Posted 11/3/2015 | GlobeSt.com
By Brian J. Rogal

View Original Article Here

78 Broad St

CHICAGO—The recent decision by Walgreens to buy Rite Aid for more than $9.4 billion in cash will set off ripples in the market for triple net lease properties. Drug stores like these are among the most popular options for investors, but the uncertainty surrounding this latest combination in the healthcare industry should put a damper on new trades, at least for awhile.

 

“You would always rather own a Walgreens than a bedding store, but for now the bedding store will not have regulatory issues that need to be resolved,” Tim Henry, a Chicago-based principal in Avison Young’s national retail advisory services group, tells GlobeSt.com. Deerfield, IL-based Walgreens currently has about 8,200 stores, and the purchase of Rite Aid will add roughly another 4,600 to its portfolio. Antitrust regulators, among other federal agencies, will have to approve the deal, which would make Walgreens significantly larger than its other major competitor, CVS Health, which has about 7,800 locations. “They are just going to have to wade through the regulatory process, and until then, many will adopt a wait-and-see attitude.”

 

Eventually, however, the deal could make Rite Aid’s stores significantly more attractive to investors. Cap rates for the brand “are typically a full point below that of Walgreens outlets,” Henry says, due to the greater financial strength of Walgreens. Rite Aid has lost a lot of money in recent years, and “will certainly get some benefits to being owned by a stronger company.” Perhaps most importantly, the vast size of the new entity “will enable them to cut better deals with the pharmaceutical companies.”

 

Another short-term consideration, Henry adds, particularly for commercial real estate professionals, is that late last year Walgreens outsourced a lot its real estate functions to Chicago-based SRS Real Estate Partners. Therefore, it currently has “a very small internal, domestic real estate office. They have reduced their staff to such a point that they may have to staff up again,” partly to begin making decisions about consolidating the new outlets that overlap with existing locations. The company could stick with SRS, but “the jury is out on how successful the outsourcing decision has been.” Henry is a former senior vice president of SRS.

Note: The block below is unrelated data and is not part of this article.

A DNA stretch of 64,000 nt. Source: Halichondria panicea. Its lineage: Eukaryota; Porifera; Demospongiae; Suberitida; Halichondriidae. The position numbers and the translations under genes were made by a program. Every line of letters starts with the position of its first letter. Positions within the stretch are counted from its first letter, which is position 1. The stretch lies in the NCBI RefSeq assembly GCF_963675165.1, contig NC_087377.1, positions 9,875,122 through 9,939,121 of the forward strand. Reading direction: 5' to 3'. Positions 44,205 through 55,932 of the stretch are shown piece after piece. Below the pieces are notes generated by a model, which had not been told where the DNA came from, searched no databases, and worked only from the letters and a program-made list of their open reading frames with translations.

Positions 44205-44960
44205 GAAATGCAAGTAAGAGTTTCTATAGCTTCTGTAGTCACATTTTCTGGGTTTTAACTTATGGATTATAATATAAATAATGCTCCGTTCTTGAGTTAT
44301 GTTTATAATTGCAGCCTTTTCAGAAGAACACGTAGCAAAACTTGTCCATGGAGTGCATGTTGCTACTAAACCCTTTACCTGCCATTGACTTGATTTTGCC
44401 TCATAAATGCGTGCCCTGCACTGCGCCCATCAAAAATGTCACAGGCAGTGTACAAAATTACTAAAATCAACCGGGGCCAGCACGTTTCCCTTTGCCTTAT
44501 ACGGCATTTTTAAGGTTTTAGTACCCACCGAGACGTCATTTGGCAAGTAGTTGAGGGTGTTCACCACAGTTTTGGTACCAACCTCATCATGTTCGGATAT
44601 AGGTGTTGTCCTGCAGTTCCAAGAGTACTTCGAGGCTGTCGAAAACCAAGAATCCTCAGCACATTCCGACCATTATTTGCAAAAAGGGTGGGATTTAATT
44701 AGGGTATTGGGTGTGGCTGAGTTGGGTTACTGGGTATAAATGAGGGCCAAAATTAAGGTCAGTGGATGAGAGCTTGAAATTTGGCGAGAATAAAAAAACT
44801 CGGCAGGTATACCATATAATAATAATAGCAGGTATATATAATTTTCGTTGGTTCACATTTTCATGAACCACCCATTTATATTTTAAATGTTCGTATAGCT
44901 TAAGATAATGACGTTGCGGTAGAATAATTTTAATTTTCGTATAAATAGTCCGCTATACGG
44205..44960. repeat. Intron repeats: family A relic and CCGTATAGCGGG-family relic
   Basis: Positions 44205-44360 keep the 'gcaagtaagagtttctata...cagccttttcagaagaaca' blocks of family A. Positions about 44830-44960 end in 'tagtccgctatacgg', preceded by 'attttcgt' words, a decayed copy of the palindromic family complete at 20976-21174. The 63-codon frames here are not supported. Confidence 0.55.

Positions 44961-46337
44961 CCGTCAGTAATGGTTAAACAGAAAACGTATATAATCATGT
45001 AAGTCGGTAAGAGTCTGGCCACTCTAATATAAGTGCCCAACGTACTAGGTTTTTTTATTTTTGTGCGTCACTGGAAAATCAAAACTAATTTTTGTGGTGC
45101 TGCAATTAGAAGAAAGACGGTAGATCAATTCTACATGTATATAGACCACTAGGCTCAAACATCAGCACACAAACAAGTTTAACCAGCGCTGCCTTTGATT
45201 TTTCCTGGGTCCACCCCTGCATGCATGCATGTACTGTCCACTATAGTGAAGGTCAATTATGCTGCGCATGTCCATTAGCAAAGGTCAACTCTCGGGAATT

One thing that probably won’t change is the drug stores’ branding. Walgreens has already announced that Rite Aid will continue to operate its own name, and that makes a lot of sense to Henry. “Consumers in many regions of the country know and trust the Rite Aid brand, and it would not benefit them or the stores to change the names.”

 

According to third quarter research just published by the Boulder Group, a net lease investment brokerage firm located in suburban Chicago, the median asking rate for Walgreens’ properties just reached 5.5%, and that for Rite Aid’s stores was 6.63%. Henry does not expect the rates for Walgreens’ will change very much, but “Rite Aid’s will definitely come down once the regulatory landscape becomes clear.”

 

And drug stores with many brands will remain popular with investors in the triple net lease market due to their long lease terms and recession-proof products, he adds. “Investors don’t have any obligation except to collect the rent.”